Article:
This talk presented tools and workflow that can be used to analyze and compare genomes, taking a population that had a particular history as example and going down into the genome to figure out what (at the gene level) makes this population so specific. It also gave an overview of the possibility for high-throughput genome sequencing and the application that can derive from it as well as touching the surface of the ethical concerns that raises from these technologies.

  • How to build a brain with Python: Tevor Bekolay

While still being bioinformatics this was a very different topic than the previous talk I attended. This presentation was really about the inner (ie: chemical and physical) modeling of neurons of a brain. The presentation started by introducing a couple of application used to model a single neuron and then introduce their own application used to model several neurons at once. Quite impressive and interesting presentation although knowing more about the biochemical and biophysical properties of the brain would have probably lead to a better comprehension of the work presented :)


  • Introducing python wats: Amy Hanlon

While I must say I knew most the example she presented of curious behavior of python, I must say that I did not know completely the reason of these behaviors. The presentation was really nice in that it gave some clues and as well as some tools to help figuring out what is actually happening in the code and why these, sometime surprising, behaviors.

  • Learning from other's mistakes: Data-driven analysis of python code: Andreas Dewes

This was an interesting presentation describing the approach develop by this company to do static code analysis but considering the code not as text but as a graph. This approach allows to find out bugs in the code due to, for example, typos in property names. It seems that the service is freely available but unfortunately, if I understood correctly, the tool is not FOSS.

  • Technical Debt - the code monster in everyone's closet: Nina Zakharenko

The interesting bit about this presentation is that anyone that worked on a reasonable size project could relate to what was presented. There are many times where I thought that I have been in the situation described and some time when I thought I wasn't doing too bad (but here I guess it depends on the projects). There were some good elements to help figuring out the size of the debt as well as some good ideas on how to organize the work to reduce this debt.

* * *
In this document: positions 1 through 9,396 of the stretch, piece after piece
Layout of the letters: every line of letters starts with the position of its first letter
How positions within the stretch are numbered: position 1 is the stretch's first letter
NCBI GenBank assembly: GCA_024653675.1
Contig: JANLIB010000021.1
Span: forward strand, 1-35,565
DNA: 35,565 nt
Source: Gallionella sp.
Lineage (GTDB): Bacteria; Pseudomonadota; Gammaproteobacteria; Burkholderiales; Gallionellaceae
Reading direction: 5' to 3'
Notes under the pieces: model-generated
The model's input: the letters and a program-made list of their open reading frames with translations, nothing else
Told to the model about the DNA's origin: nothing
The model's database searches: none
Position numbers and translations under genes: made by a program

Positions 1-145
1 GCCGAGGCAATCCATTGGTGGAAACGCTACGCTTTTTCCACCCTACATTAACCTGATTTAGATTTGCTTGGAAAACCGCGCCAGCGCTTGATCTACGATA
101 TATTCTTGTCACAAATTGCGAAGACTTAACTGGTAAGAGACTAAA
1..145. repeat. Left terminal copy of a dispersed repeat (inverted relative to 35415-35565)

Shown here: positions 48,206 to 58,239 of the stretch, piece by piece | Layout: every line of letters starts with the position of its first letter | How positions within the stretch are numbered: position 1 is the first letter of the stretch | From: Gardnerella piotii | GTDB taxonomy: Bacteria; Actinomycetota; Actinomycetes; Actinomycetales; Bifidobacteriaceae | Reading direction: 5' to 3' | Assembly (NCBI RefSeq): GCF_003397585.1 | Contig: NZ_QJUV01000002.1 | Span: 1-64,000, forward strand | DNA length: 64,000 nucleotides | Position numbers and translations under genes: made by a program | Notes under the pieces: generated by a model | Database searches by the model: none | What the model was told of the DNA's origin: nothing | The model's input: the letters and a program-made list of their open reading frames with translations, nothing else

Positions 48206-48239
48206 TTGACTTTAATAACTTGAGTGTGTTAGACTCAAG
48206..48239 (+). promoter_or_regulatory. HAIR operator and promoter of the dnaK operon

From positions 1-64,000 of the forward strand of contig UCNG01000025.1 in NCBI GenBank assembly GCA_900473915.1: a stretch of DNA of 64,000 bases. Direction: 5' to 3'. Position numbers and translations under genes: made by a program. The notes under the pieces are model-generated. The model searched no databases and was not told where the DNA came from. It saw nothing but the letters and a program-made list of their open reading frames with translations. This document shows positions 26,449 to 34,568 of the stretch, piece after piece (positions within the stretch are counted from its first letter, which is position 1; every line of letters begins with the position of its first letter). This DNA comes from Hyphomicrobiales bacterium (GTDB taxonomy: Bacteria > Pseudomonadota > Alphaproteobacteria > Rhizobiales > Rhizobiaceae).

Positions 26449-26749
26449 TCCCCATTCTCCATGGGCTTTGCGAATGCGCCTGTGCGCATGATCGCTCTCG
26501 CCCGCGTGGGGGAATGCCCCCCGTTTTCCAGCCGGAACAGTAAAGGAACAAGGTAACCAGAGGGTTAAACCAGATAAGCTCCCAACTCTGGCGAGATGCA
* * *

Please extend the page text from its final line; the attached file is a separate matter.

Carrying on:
• Achieving continuous delivery: An automation story: James Cammarata

This presentation was about Ansible and how different companies are using it to automate their deployments. Several examples of companies were given, some even integrating Ansible with an IRC bot allowing everyone on the IRC channel to see what the other admins are doing.

  • Build and test wheel packages on Linux, OSX and Windows: Olivier Grisel

Wheel are a format that can be used to compile python packages into binaries that can then be installed on multiple platforms. There are clearly some advantages in this but I am not quite convince especially with regards to architecture specific code and the different architectures that we have today (x86, arch, arch64, ppc...) But anyway, since Fedora does not allow shipping binary files directly wheel isn't quite an option for us. On the other hand it might be one for applications such as liveusb-creator or pyrasite that aim at being cross-platform.

  • Graph database patterns in python: Elizabeth Ramirez

The presenter of this talk works at the New-York Times journal and was presented the approach the use internally (as well as the tools and library) to store semantic concepts, link them and navigate the graph they make. After the presentation I ended up having a very interesting talk about the difference between full-graph database and rdf databases and what the former allows that the later does not. While I am still a little unclear about this difference, it was a really interesting conversation and something I would like to look further into if I was still working with/on semantic web technologies.


  • Keynote: Van Lindberg

This was a presentation from the head of the PSF board about the state of the python community and python in general, how it went from being a trendy language when it was created into something stable and sure these days, but also how other languages are growing, potentially threatening python by being the new trendy languages. Community wise, I have written one quote from this talk that I really like:

  A community where people interact only when they are paid to do
  so is not a community, it's a bunch of mercenary
  • keynote: Jacob Kaplan-Moss